A suicide bomb blast in Afghanistan’s eastern city of Jalalabad killed 33 people and injured more than 100 outside a bank where government workers collect salaries, the city’s police chief said on Saturday.
Police were investigating whether there was a second explosion after people rushed to the scene to help, the police chief, Fazel Ahmad Sherzad, told a news conference.
“It was a suicide attack,” Sherzad said, adding that police had yet to determine if the attacker had worn the explosives or had placed them in a car. “It is early to say what kind of suicide bomber.”
Taliban insurgents denied responsibility, although they have claimed earlier killings in a wave of attacks coinciding with the sharp drawdown of foreign troops.
“It was an evil act. We strongly condemn it,” the Islamist militants’ spokesman, Zabihullah Mujahid, told Reuters.
Afghan President Ashraf Ghani strongly condemned the attack, which saw children among those killed, his office said in a statement.
“Carrying out terrorist attacks in cities and public places are the most cowardly acts of terror by terrorists targeting innocent civilians,” President Ghani said.
For the first time since the hardline Islamist Taliban movement was ousted from power in 2001, Afghan forces are fighting with little support from Nato troops. Nato, which at its peak had 130,000 soldiers in Afghanistan, has only a few thousand left, involved mainly in training and special operations.
Police said a third blast that shook Jalalabad was a controlled detonation after experts discovered another bomb close to the scene of the first explosion.
Earlier this month, a suicide bomber killed at least 16 people and wounded 40 others, including a prominent lawmaker, at an anti-corruption rally in eastern Afghanistan.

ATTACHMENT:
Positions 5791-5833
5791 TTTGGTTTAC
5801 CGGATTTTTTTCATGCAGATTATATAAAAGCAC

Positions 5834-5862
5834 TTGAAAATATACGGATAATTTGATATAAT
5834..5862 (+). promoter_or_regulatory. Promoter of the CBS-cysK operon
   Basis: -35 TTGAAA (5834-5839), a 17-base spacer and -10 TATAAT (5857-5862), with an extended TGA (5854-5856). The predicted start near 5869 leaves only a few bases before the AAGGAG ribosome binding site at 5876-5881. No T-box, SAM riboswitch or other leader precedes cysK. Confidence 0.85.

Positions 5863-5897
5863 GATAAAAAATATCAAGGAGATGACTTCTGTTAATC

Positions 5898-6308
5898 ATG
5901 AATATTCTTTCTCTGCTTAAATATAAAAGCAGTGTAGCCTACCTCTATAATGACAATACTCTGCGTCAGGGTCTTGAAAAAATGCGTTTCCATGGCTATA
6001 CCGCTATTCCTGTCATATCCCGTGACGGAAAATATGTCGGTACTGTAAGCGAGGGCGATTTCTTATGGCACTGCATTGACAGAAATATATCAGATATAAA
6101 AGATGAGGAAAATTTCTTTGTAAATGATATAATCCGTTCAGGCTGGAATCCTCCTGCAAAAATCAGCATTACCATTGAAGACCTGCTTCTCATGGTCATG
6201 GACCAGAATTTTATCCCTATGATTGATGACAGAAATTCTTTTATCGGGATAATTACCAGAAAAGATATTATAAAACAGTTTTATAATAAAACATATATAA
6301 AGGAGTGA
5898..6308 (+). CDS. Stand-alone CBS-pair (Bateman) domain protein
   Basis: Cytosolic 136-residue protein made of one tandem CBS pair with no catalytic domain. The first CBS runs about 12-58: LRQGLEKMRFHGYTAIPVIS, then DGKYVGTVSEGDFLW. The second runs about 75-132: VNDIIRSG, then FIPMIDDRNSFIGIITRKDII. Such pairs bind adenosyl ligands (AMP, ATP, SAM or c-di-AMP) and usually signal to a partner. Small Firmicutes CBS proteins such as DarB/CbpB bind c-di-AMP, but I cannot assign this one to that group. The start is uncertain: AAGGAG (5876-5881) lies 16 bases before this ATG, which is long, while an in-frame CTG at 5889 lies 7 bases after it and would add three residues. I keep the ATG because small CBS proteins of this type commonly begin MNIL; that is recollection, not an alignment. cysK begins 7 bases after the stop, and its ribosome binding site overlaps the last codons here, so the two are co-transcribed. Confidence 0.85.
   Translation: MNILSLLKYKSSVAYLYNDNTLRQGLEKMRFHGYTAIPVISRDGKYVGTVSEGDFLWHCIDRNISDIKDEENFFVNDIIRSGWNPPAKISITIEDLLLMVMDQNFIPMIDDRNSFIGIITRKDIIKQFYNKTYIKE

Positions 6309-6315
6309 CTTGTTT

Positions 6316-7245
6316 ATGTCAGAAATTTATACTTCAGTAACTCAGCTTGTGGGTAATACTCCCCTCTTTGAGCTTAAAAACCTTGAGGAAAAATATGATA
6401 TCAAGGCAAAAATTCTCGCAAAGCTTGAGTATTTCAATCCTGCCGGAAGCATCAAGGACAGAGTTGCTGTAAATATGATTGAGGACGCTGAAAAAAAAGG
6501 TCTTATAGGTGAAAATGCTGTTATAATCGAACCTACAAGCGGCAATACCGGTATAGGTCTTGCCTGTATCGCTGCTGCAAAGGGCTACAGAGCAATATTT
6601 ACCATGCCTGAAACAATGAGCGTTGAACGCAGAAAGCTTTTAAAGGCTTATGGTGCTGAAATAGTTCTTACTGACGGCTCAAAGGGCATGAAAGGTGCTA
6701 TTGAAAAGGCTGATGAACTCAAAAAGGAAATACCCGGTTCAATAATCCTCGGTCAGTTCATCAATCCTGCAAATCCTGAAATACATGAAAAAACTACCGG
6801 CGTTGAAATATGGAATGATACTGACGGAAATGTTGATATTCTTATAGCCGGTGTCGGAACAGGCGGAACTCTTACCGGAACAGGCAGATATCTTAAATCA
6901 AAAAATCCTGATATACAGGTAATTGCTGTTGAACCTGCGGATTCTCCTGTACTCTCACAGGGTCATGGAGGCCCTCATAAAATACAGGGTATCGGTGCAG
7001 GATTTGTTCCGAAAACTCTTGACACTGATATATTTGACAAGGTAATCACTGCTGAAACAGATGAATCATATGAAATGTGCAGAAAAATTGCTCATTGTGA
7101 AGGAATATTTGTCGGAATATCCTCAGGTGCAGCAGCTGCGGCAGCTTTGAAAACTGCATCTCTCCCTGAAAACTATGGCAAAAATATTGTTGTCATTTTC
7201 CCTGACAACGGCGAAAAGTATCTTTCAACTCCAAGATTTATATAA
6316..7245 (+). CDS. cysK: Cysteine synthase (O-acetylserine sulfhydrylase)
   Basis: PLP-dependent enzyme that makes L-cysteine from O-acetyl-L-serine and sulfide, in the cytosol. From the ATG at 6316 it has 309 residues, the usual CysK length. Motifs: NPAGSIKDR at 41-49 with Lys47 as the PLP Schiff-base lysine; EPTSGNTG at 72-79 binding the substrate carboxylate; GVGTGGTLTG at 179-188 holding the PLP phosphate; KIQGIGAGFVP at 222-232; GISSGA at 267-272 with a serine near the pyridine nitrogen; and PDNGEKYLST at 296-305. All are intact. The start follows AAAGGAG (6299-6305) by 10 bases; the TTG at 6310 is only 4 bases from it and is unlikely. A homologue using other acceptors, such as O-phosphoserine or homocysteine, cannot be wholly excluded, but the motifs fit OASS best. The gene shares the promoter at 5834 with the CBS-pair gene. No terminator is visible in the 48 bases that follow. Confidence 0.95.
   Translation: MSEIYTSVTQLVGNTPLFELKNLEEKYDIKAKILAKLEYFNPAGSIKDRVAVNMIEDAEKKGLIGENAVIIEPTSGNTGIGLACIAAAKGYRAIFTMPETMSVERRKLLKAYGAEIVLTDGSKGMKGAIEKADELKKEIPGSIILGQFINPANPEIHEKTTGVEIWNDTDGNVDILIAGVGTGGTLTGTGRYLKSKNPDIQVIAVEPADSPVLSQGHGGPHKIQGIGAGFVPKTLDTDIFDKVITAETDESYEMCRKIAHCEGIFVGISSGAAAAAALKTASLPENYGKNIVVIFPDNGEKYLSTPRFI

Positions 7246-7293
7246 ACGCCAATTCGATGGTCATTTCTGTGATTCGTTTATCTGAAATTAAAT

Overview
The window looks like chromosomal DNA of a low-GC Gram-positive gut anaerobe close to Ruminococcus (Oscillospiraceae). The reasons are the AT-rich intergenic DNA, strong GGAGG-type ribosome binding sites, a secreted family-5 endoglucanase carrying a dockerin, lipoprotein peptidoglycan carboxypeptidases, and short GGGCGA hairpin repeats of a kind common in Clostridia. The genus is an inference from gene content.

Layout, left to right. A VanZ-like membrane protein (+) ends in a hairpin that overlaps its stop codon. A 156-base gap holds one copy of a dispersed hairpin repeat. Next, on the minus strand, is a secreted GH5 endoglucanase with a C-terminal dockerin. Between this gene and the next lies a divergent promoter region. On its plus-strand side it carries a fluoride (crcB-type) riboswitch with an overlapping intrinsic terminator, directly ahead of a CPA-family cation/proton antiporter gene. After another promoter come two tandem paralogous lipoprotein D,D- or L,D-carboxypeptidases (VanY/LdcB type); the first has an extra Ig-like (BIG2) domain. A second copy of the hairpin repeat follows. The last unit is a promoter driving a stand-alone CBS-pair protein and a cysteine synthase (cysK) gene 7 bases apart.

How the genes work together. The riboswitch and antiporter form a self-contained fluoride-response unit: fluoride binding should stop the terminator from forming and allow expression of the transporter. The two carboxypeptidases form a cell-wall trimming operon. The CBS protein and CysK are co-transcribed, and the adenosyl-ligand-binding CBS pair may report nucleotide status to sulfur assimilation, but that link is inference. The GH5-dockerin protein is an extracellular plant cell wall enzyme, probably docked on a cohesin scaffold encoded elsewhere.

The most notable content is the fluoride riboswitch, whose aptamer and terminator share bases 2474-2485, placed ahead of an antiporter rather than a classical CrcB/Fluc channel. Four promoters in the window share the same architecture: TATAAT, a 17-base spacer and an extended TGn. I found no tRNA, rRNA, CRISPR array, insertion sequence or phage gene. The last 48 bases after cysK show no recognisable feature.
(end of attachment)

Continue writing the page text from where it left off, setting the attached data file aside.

The attack came just a week after Washington announced it would not be halving the 9,800 US troops still in Afghanistan by the end of the year, backpedalling on previous plans.
The Taliban, waging a deadly insurgency since they were ousted from power in late 2001, had warned that the US troop announcement would damage any prospects of peace talks as they vowed to continue fighting.
The number of civilians killed and wounded in Afghanistan jumped 22 per cent in 2014, a recent UN report said, as Nato troops withdrew from combat.
The United Nations Assistance Mission in Afghanistan attributed the rise to an intensification in ground fighting, resulting in a total of 10,548 civilian casualties last year.
A US watchdog said in a report last month that Afghan security forces were suffering heavy casualties on the battlefield and large numbers of troops were resigning or deserting their units.
Between October 2013 and September 2014, more than 1,300 Afghan army soldiers were killed in action and 6,200 were wounded, the Special Inspector General for Afghanistan Reconstruction (SIGAR) said in its report. Between September 2013 and September 2014, more than 40,000 personnel were dropped from Afghan National Army rolls, it added.
The Pentagon insists the Afghan forces are holding their own after the bulk of NATO combat forces withdrew last year. But senior US officers have voiced concern at the high casualty and attrition rates plaguing the Afghan army.